Here’s How You Move Hundreds of Taxidermy Animals
MOMENT Agency artist Helge Skodvin takes a humorous look at taxidermy animals on the move in Norway.

By Janna Dotschkal

A moose in midair, a masked polar bear, a shark on a shelf. While on an assignment at the Natural History Museum in Bergen, Norway, photographer Helge Skodvin discovered that the museum would be closed until 2019 for renovations. This meant that all of the taxidermy animals housed in the museum would be moved to temporary storage on the other side of town.

It was obvious that this would be an elaborate production. “It’s not a simple task, especially because the animals are big and fragile,” he says. “Some of the animals would be out of their display cases for the first time in almost 150 years.”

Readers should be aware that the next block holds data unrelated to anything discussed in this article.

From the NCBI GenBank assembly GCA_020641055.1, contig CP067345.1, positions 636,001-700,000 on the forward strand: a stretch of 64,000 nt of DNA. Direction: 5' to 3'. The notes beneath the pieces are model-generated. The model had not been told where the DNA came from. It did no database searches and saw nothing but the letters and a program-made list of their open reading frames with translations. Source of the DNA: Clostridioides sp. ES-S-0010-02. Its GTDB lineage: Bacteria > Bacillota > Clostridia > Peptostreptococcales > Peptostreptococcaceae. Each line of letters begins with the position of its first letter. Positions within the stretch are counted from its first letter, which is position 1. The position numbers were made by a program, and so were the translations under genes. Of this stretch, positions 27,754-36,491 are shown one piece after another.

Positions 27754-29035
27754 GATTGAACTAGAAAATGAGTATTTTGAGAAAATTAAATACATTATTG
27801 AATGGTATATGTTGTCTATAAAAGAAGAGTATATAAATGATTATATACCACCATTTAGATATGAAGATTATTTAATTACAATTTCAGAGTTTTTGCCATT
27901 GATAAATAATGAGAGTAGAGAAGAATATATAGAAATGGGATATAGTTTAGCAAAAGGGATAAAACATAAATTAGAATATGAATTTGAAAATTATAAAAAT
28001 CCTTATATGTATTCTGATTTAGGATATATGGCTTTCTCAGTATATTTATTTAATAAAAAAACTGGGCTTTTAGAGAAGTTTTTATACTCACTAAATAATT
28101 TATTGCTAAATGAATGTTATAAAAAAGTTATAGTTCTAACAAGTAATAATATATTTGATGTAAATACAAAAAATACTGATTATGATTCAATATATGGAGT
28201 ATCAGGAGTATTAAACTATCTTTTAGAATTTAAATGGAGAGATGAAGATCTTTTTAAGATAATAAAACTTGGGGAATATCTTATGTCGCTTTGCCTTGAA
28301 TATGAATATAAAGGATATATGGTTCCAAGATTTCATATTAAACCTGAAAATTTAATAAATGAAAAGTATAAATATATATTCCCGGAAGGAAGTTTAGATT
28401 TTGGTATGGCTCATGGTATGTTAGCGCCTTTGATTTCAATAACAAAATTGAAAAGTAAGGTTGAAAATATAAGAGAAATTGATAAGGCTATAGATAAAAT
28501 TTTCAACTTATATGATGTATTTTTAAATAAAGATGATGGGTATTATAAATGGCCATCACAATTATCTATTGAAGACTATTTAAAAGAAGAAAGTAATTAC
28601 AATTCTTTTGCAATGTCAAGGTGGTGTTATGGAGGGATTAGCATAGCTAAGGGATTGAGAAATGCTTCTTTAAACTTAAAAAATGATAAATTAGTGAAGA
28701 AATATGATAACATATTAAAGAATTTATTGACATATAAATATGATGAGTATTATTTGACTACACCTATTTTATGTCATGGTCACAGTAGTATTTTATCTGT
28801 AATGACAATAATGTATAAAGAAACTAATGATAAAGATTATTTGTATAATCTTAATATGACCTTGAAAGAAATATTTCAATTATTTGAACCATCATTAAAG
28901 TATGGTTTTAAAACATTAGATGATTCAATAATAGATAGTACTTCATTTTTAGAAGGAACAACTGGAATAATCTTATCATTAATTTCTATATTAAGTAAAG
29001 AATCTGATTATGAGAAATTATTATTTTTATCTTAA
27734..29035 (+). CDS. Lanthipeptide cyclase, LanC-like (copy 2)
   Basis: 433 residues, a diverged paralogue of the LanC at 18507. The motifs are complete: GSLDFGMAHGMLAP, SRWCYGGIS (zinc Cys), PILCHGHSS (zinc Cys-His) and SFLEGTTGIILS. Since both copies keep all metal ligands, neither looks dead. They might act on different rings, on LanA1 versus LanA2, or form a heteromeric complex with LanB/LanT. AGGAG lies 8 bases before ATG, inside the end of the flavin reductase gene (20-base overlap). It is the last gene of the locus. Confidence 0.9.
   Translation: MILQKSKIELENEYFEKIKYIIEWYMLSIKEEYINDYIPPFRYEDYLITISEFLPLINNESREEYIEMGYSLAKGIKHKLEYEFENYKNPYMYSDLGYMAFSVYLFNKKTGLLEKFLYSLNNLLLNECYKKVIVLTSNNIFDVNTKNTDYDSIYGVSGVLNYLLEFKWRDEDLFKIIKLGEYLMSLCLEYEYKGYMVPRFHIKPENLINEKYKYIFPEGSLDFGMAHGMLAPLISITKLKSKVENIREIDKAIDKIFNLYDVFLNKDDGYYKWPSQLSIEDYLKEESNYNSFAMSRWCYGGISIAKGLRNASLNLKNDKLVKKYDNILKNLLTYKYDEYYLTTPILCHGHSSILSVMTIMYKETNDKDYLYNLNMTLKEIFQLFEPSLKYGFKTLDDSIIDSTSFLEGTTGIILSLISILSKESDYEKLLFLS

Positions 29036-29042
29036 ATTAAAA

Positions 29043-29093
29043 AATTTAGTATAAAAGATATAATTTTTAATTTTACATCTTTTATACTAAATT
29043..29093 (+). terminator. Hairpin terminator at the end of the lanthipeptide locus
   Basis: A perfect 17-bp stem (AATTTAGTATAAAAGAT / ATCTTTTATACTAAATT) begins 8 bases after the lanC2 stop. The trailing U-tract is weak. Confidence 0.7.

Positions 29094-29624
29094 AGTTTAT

He negotiated with the museum and eventually they agreed to let him photograph the move. Every day, he would text message the curators and find out which animals were being transported for the day.

“I know the Natural History museum in Bergen quite well,” Skodvin says. “My grandparents went to the museum when they were kids. And my mother has stories of endless rainy Sundays spent at the animal museum (that’s what the people of Bergen like to call it). We also went to the museum when I was a kid.

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See the feature A Moveable Beast